The Police Chief - November 2010 - (Page 34)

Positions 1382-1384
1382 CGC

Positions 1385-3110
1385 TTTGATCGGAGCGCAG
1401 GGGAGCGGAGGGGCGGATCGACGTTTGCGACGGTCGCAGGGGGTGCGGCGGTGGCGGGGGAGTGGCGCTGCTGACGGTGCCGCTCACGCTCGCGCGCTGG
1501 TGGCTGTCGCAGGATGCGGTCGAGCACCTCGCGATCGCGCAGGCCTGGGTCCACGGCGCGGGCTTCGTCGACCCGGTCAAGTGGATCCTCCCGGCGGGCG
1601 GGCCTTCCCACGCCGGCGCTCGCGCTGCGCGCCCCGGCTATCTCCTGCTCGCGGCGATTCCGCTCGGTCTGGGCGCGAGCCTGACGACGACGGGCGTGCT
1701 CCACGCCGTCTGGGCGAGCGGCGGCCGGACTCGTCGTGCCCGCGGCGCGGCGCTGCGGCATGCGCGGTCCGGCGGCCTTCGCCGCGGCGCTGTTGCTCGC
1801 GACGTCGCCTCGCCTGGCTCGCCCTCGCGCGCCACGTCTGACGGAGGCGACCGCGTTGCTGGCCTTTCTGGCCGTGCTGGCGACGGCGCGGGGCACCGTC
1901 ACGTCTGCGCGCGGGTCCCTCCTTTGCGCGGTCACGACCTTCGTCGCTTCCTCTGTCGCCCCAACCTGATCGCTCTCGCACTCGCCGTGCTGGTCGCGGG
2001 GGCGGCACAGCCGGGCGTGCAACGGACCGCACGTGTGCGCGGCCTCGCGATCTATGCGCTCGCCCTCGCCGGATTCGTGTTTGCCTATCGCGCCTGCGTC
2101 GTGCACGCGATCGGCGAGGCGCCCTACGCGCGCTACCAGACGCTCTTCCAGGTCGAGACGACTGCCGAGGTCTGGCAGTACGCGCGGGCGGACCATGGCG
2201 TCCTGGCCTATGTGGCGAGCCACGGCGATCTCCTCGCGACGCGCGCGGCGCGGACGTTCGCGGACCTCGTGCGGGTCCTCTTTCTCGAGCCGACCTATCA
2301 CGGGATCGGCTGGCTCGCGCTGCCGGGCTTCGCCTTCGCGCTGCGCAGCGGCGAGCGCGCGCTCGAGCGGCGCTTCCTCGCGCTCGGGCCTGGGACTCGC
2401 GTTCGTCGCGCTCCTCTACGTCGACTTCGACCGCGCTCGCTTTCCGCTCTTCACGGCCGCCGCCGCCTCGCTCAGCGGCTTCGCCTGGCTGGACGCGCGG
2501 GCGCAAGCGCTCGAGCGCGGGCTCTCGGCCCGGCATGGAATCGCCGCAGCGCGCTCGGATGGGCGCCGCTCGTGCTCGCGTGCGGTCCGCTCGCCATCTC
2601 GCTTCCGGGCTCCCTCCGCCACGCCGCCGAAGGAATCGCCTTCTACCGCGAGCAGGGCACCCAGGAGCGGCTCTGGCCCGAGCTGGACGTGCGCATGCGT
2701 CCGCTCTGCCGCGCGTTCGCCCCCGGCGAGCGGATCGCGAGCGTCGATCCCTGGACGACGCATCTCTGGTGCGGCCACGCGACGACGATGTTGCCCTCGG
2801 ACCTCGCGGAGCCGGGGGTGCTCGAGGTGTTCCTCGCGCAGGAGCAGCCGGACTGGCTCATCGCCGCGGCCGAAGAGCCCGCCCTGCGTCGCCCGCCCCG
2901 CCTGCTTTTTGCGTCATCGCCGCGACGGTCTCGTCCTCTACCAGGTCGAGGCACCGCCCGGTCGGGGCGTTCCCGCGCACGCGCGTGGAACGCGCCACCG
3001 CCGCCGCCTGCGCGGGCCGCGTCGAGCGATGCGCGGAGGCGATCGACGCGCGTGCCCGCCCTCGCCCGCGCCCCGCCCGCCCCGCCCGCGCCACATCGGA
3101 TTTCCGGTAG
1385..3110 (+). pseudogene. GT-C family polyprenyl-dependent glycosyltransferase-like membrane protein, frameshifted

By Samuel L. Feemster, Supervisory Special Agent, Instructor, FBI Academy, Quantico, Virginia; and Joseph V. Collins, Chief of Police, Two Rivers Police Department, Two Rivers, Wisconsin Beyond Survival toward Officer Wellness (BeSTOW): Targeting Law Enforcement Training P olice chiefs have a constitutional and moral duty to protect and serve their personnel and communities. Busy police chiefs want the very best expertise in training in order to accomplish this mission. Proper training boosts officer performance, reduces agency liability for poor performance, and mitigates community aversion to the presence of law enforcement. Proper training at multiple levels is the latest signature of effective law enforcement leadership, and it involves the spirits, minds, emotions, and bodies of law enforcement officers, whatever their jurisdictions. Innovative leadership training actualized for the benefit of others embraces and unleashes the spirit of the law. The spirit of the law encompasses the total package of intentional training and mentoring that helps officers derive meaning and purpose from their vocational choice. Such perceptive training is more demanding because it is an internalized weapon not required by the letter of the law. Its genius is the intangible, spiritual dimension of humanity that motivates and sustains the intrinsic rewards of public service. Contextually, spirituality in law enforcement refers to disciplines undertaken in the care and furtherance of the positive development of the human spirit. Religion may be a conduit of spirituality for many, but spirituality in law enforcement does not depend on any dogmatic religious constraints or conformity. Spirituality nurtures the internal cosmos of an officer’s life and work. The aim of this article is to describe new innovations in police training. First, the authors will discuss the strengths and weaknesses of traditional police training. Second, they will propose multidimensional training as a possible remedy for addressing maladaptive behaviors normalized by police culture and for addressing the weaknesses and gaps of traditional police training. Third, they will probe a major problem facTHE POLICE CHIEF/NOVEMBER 2010 ing police organizations worldwide: suicide. Leadership in the twenty-first century will require police chiefs to embrace new innovations in training. Current law enforcement training curricula must be modified and expanded to include disciplines that empower officers to cultivate a critical spirituality. Likewise, law enforcement agencies must develop and implement policies that sustain a spiritual workplace. Meanwhile, communities served by these agencies must create and maintain—through positive contacts and celebrations—reciprocal support for police personnel. Traditional Training: Strengths and Weaknesses Without a doubt, comprehensive and effective training is the bedrock of officer safety. For example, in addition to the tactical proficiency and required knowledge of civil and criminal protocols, executing a search warrant or a criminal warrant involves, at its most basic level, one human being (or a team of humans) acting upon another human being with intended outcomes of varying degrees, up to and including the use of deadly force. An informed police chief knows that no amount of tactical preparation can fully eliminate the stressors that come with the uncertain realities of people policing people. More importantly, an informed chief accepts the responsibility of proactively addressing the certainties that accompany toxic vocational exposures, as well as the impact of these exposures on the physical, mental, emotional, and spiritual dimensions of police personnel. Innovative chiefs must simultaneously distinguish between officer safety and officer wellness and embrace the undeniable nexus between the two. They must understand that officers who seem physically unscathed after a series of toxic exposures may have interior wounds in need of healing. The training requisites for officer vitality and officer safety are not one and the same. Figure 1 is based on a survey of seasoned Figure 1 Developing human and intelligence dimensions to address the gap between requisites for vitality and academy training Requisites for Vitality • • • • • Practicing tolerance Inner peace Honor Pride Belief in a higher power • Empathy • Desire to serve • Work/home life balance • Integrity • Communication • Support networks • Compassion • Positive attitude Academy Training • • • • • Report writing Defensive tactics Firearms EVOC Law How do we overcome this gap so as to train not only for officer safety but also officer wellness? http://www.naylornetwork.com/iac-nxt 34 http://www.naylornetwork.com/iac-nxt